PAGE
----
Friday, November 16, 2012

Weekend Cooking #23: Victory through Cranberries

I was telling a friend of my about a 1941 ad I found in which Ocean Spray had offered a red plastic turkey shaped cranberry cutter that could be gotten with only a label and a dime.  She started laughing heartily.  Her grandmother had apparently sent in the required label and dime, and had received her cranberry cutter.  Many years later, the cutter had been passed on to her mother and it became my friend's job every Thanksgiving to cut out the cranberry turkeys - year after year.

Back in 1941, it must have seemed like kind of a fun, festive addition to the traditional Thanksgiving table.  No one suspected that in a very short time America would be drawn into the war that was already being fought in most of the world after being attacked.

With the country had been at war for a while and things were scarce.  In 1942, the Macy's Thanksgiving Day parade was cancelled for the first time.  Turkeys and all the trimmings were scarce and places at the table left empty by family members serving their country were filled with other members of the armed services invited to share a home-cooked Thanksgiving dinner.  But while tables at home may not had had the kind of abundance they had in previous years,    overseas the troops did have a full Thanksgiving dinner, no matter where they were.  And with women off working in factories and munitions plants, often there was no one home to make the dinner.

Amazingly, despite shortages, the cranberry turkey cutter was offered again in 1943, but this time with a difference.  Metal was needed for the war effort, so the familiar cranberry can was replaced with a glass jar, but not just any glass jar.  By now, Ocean Spray, like every other company in the US,  had caught Victory fever and so its new glass jar was a victory glass jar, with the same cranberry contents as before, but also with many reuses.

But with things getting scarcer and scarcer amazingly enough, cranberries were still available, but now at a much higher price than the year before.  And, of course, with war plants again staying open on Thanksgiving, many woman many women were either working or just didn't have the time or energy to make a Thanksgiving dinner.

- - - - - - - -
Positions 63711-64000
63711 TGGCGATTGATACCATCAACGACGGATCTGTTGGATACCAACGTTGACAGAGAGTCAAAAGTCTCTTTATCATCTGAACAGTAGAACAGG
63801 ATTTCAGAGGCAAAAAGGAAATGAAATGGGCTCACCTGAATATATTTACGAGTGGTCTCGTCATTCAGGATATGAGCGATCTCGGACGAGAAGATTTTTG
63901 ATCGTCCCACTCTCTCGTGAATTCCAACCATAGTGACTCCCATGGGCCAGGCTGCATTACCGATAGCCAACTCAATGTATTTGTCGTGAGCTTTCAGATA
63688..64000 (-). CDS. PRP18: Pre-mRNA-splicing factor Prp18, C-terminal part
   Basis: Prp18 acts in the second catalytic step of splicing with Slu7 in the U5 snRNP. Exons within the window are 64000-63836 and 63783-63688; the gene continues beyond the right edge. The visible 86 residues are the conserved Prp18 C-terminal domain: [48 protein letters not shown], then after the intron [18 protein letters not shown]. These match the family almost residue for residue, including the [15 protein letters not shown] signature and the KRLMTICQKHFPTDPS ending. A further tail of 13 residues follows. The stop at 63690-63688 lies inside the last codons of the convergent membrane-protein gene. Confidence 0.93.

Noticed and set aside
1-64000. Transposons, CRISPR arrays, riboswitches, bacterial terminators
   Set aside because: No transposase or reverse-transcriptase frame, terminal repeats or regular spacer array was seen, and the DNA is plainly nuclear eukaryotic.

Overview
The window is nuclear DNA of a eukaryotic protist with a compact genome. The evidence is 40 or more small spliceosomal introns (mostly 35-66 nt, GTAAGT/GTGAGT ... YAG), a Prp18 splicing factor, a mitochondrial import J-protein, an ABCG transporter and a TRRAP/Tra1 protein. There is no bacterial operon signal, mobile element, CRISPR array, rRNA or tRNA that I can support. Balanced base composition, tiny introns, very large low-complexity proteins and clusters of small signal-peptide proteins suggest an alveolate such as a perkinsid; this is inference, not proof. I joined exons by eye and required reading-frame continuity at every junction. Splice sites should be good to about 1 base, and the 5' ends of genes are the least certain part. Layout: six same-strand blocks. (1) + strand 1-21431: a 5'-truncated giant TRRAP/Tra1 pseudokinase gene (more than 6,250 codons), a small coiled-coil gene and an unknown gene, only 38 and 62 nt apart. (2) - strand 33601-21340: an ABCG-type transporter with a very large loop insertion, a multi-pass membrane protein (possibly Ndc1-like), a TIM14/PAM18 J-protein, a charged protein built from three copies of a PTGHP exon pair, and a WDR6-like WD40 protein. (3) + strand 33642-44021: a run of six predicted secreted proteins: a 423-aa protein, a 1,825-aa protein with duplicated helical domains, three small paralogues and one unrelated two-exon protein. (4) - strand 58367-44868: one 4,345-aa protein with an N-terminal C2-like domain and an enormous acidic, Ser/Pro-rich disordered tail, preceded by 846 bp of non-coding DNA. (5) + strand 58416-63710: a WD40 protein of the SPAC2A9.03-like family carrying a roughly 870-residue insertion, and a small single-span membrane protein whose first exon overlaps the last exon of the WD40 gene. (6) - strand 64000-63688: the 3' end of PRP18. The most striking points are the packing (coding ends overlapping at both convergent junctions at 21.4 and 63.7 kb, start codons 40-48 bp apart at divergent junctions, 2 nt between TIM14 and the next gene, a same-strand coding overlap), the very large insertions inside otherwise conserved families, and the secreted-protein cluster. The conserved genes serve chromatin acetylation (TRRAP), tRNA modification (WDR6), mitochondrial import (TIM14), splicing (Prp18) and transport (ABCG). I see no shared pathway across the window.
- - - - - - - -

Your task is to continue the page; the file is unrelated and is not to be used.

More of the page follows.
By 1944, the food that make up a traditional Thanksgiving dinner were really
in short supply, with cranberries being the scarcest.

But, in1945 Americans were celebrating their first peaceful Thanksgiving and the cranberries were abundant, the turkeys were plump and the Macy's Thanksgiving Day parade was back.

Nevertheless, some nice cranberry recipes were still being offered to cooks during the war.  I found this one in a 1943 article about Thanksgiving dinner in New York Times and I am planning on trying it this year.

Spiced Cranberries
2 cups sugar
1 cup water
2 two-inch sticks cinnamon
1 teaspoon whole cloves
2 tablespoons lemon juice
Grated rind of one lemon
4 cups fresh cranberries

Combine the sugar, water, spices, lemon juice and rind, and boil together
for five minutes.  Add the cranberries and cook slowly, without stirring, till
all the skins pop open.  Chill thoroughly before serving.
(Makes one quart)

During the war, the Red Cross did a lot to help not just servicemen and women, but also refugee children and their families, those left homeless from bombings and prisoners of war.  Thanksgiving 2012 will be a difficult time for so many who lost everything in Hurricane Sandy.  While you are giving thanks for your blessings, please remember those who are not so fortunate at the moment.  If you feel like you want to help, you can text REDCROSS at 90999 to make a $10.00 donation to the American Red Cross Disaster Relief.

And I hope everyone has a happy, cranberry-filled Thanksgiving.

Weekend cooking is a weekly event hosted by Beth Fish Reads


  1. The ad saying serve 7 turkeys on one platter cracks me up. Thanks for this informative post. I'm going to have ask my mom if she remembers the cranberry turkey cutters.

    1. I thought the whole idea of turkey shaped cranberry sauce was funny, but then I bought a turkey shaped butter for the table. I don't think I'll be shaping my cranberry sauce, though, since I am going to try the recipe here - but with more spices.

  2. gee, I never thought of cutting out the jellied cranberry sauce. Not sure I have a turkey cutter, but I bet I have something that would work...

    1. I was actually hoping readers might want to try this with their own cookie cutters - it might be a fun project for the kids (like my friend's did as a kid) and would probably look nice on the table.

  3. Love the idea of cranberry turkeys! Enjoyed reading this post. Thanks :)!

  4. what an interesting post-I would love to have a cranberry cutter-as much I am opposed to anything from a can-I love ocean spray cranberry sauce.

  5. Love the historical context. Have a great week.

  6. Very cool and timely post, should teach us all to make the best with what we have.

  7. I loved learning all these things about Thanksgiving in WWII. The cranberry recipe sounds good!

  8. This is such an interesting post. I'm making a Cranberry Surprise Pie this week; I got the recipe from Erin McHigh's ONE GOOD DEED.

  9. Hi Alex, I so enjoyed this post.

  10. I loved reading this post, Alex. I wonder if my Grandma has a cranberry cutter. The discussion that went around our dinner table this Thanksgiving began when my sister-in-law posed the question as to whether we liked whole cranberries, or the jellied cranberries that retain the shape of the can when plopped on a plate. Most of the family in attendance preferred can-shaped cranberries :)

  11. PS I had to join the meme. It looks like so much fun! I linked to this post in my first Weekend Cooking. Thank you :)